I breastfeed and also supplement with formula. I've tried all bottles available and my little guy did the best on these wide mouth Dr Brown bottles. I also bought the original Dr Brown bottles and don't like them as much - he seems to put the whole nipple in his mouth and ends up choking while he's feeding. That doesn't happen with the wide mouth bottles. I LOVE these!
A handful of United States bottling plants still use sugar to sweeten Dr Pepper. The Dr Pepper bottling plant in used to produce such a beverage, known as . In the 1980s, plant owner W.P. "Bill" Kloster (June 7, 1918 – September 27, 1999) refused to convert the plant to high fructose corn syrup. Other bottlers still using sugar include Temple Bottling Company, in , Ab-Tex in , and West Jefferson Dr Pepper (WJDP) of .
Company Names, addresses, dates1:
Dr Pepper Bottling Co, 6101 Blair Road NW (1938-1965)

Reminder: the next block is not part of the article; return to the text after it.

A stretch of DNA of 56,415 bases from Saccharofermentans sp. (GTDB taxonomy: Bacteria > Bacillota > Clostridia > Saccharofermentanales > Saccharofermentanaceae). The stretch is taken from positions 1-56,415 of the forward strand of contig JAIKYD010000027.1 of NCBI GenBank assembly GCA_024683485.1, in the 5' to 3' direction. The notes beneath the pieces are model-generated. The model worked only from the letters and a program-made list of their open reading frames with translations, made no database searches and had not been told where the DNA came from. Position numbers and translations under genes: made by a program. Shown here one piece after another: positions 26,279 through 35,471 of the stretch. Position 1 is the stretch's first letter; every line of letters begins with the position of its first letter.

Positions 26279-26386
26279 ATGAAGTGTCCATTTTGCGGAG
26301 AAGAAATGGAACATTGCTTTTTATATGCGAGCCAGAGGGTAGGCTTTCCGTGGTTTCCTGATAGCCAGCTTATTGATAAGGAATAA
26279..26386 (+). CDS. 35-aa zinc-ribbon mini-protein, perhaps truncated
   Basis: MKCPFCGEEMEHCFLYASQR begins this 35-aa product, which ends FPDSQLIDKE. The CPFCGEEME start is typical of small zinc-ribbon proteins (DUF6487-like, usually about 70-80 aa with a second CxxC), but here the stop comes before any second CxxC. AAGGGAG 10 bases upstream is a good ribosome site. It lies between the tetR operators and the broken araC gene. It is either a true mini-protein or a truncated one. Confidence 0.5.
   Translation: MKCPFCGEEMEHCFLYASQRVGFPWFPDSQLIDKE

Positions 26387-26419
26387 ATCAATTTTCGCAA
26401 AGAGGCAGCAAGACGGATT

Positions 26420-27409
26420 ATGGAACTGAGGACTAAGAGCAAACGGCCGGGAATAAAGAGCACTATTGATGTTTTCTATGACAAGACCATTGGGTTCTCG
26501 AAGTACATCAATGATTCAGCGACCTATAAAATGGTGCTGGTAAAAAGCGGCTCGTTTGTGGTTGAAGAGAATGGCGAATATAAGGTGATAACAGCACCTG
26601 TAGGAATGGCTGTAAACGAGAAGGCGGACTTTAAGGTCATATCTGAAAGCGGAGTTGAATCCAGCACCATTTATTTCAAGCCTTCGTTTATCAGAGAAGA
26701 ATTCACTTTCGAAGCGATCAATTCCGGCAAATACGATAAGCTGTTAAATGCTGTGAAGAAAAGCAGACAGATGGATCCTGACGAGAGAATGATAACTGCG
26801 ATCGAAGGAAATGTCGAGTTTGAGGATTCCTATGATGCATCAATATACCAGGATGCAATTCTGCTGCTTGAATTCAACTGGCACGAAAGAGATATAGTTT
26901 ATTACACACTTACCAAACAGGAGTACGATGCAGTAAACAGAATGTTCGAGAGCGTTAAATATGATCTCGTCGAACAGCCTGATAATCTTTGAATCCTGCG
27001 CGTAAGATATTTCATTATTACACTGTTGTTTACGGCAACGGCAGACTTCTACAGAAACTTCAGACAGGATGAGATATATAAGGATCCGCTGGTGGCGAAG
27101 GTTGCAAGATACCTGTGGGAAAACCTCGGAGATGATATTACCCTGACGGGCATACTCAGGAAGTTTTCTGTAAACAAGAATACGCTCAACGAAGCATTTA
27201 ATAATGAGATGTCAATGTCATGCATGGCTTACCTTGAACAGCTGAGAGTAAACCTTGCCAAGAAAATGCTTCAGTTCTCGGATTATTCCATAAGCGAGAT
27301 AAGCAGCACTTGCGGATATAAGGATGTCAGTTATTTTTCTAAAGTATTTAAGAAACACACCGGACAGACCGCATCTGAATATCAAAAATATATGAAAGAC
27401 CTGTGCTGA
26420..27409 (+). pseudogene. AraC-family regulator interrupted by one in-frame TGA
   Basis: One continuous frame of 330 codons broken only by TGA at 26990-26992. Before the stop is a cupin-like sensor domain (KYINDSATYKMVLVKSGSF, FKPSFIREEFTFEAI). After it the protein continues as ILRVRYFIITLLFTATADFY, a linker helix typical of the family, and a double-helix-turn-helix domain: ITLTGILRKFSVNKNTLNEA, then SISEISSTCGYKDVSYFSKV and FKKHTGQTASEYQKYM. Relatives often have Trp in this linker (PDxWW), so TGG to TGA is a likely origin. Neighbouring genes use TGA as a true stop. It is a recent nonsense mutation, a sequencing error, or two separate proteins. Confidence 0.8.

Tru Ade Bottling Co, 6101 Blair Road NW (1942-1969)
Mason's Root Beer Bottling Co, 6101 Blair Road NW (1957-1962)
I'm not sure if Dr Pepper and Tru Ade were connected, but in Washington DC, they were both bottled at the same address (6101 Blair Road NW). Mason's root beerwas also bottled at that address, but I've never found a Masons root beer bottlethat actually said "Washington DC" on it.
The bottling plant at 6101 Blair Road was started by Mr Wash B. Williams2.It's possible that the plant produced soda in bottles under the name between 1935 and 1937.
Circle-A brand doesn't show up in any DC directories, but the bottle says that itwas produced by the Dr Pepper company.
Some city directories for Seven-up say that they were "bottlers of Dr. Pepper since 1966"and "bottlers of Tru-Ade since 1966"1.
1 Boyd's Directory for the District of Columbia (various years)
2 Article in the Washington Post on 4-July-1937, page R6
The soft drink industry in some other countries never stopped using sugar as a sweetener. For instance in the , high fructose corn syrup is subject to a . In 2005, this quota was set at 303,000 tons; in comparison, the EU produced an average of 18.6 million tons of sugar annually between 1999 and 2001. Therefore, most European soft drink producers, including most Dr Pepper bottling plants, still use sugar to sweeten their products. However, the bottlers of Dr Pepper in Germany and the United Kingdom use instead a combination of sugar and artificial sweeteners.